Nova Scotia’s reigning Liberal Party has been predicting a budget surplus for more than a year. But even party leaders – including the province’s finance minister – were surprised at the extent of that surplus. Everyone else was equally surprised the financial windfall did not include higher tax revenue.
The audited financial statements for fiscal 2016-17 show that Nova Scotia has a surplus of almost $150 million. That’s $110 million more than the Liberals predicted during their recent spring election campaign. According to Finance Minister Karen Casey, volatility in the numbers made predicting the surplus with any accuracy difficult.
Casey also contends the yearend surplus is “the result of government working with Nova Scotians to create a more sustainable financial position.” Many industries would contend “working with” is a euphemism for “imposed.” Doctors signed a contract for a 2.5% wage hike over four years. Their professional association said the deal was not a good one, but also recognized a negotiation brick wall when hitting one. “This deal is the best that can be accomplished,” the Doctors Nova Scotia leadership stated in a letter to members.
Teachers hit the same wall, but they attempted to blast through. That effort resulted in the government passing unprecedented legislation forcing a deal upon Nova Scotia’s 9,300 public-school teachers. They will receive a 3% increase over three years. That was a move that cost the Liberals votes at the polls and, along with apparent penny-pinching on health-care services, almost resulted in the election of a minority government.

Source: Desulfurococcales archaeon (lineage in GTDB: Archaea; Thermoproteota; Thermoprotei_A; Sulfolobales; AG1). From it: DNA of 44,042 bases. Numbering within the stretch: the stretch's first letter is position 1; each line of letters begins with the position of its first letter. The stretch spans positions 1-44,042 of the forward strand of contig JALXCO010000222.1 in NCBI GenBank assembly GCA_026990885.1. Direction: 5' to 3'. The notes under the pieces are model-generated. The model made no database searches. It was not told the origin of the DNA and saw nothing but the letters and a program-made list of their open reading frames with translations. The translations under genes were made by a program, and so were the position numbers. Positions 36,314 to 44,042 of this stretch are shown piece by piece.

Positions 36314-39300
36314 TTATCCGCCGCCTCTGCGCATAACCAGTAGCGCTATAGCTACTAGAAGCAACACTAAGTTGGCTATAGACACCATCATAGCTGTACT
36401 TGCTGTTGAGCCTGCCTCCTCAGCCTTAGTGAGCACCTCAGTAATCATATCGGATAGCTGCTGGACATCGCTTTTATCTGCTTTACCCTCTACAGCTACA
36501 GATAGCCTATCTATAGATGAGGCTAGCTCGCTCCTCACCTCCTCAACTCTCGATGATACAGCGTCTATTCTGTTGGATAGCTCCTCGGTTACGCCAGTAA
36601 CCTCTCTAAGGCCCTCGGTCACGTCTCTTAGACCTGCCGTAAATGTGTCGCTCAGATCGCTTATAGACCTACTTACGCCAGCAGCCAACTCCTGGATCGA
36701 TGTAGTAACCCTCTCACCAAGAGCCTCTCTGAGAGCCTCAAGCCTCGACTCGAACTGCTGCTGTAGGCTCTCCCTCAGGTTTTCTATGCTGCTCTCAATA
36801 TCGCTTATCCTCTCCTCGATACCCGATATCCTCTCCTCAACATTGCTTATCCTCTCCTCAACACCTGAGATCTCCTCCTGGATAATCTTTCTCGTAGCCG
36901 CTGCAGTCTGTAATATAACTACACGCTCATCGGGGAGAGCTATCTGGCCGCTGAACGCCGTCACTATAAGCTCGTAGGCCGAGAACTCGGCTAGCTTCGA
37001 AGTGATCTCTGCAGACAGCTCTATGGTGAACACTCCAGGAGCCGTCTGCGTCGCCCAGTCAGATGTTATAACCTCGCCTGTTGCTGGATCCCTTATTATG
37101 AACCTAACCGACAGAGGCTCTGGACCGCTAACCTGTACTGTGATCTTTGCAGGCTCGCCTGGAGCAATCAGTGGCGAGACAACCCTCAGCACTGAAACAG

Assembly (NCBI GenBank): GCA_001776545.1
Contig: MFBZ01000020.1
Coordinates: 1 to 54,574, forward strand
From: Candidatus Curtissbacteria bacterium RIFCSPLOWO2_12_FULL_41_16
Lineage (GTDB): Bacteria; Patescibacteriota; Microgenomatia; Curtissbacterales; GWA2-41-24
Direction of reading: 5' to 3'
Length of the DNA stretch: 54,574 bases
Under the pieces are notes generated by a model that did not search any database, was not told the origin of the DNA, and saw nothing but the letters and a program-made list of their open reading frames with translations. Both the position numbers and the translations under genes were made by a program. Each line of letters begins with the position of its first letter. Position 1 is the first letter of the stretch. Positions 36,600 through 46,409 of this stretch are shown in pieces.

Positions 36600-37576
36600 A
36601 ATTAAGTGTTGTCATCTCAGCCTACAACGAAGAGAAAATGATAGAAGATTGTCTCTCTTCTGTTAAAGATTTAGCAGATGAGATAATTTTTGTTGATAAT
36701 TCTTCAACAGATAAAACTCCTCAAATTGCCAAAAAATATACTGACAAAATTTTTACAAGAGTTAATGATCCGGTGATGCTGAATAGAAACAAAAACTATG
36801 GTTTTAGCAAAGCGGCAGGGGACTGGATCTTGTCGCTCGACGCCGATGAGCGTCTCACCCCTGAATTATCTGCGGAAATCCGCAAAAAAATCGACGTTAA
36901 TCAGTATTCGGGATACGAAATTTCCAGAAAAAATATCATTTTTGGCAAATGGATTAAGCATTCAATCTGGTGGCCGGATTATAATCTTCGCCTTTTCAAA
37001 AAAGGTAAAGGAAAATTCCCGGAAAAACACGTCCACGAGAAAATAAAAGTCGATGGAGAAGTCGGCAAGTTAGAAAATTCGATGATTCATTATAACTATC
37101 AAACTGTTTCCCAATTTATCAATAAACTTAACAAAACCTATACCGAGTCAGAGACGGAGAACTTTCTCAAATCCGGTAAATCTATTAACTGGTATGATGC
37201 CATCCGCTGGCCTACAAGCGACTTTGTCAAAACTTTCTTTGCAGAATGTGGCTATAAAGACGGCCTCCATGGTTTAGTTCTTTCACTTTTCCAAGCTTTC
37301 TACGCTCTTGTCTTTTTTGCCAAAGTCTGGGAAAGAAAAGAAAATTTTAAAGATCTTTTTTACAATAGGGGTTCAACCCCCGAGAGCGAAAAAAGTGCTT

Critics have been quick to point out that the cost savings come at the expense of health care, education and employment. New Democratic Party leader Gary Burrill told reporters the government’s priorities are misaligned. “In the face of the needs we have, particularly in health and also in education, [this] is no time for the government to say, ‘Yeah, for us, we have put more money in the bank,'” he said.
This is not the first time the government’s singular focus on finances has led to a public outcry. Two years ago, the government slashed the film tax credit – which had put the province on the cinematic map as a place to produce TV shows and films – and landed face to face with thousands of protesters. Premier Stephen McNeil did extend an olive branch and put in place a new fund for screen productions, but trust still is a rare commodity in that industry.
The pain associated with getting to a healthy bottom line may be one of the main reasons the government is not shouting about the surplus.
There is also another taxing issue. Tax revenue in this fiscal year was actually down $36.1 million. The main reason: a drop in personal income taxes and the HST. Peel the onion and the reason for the decline in revenue is a decline in the labour force. And the reason for the decline in the labour force is linked – at least, in part – to an exodus of doctors, teachers and film-industry workers from Nova Scotia’s workforce.
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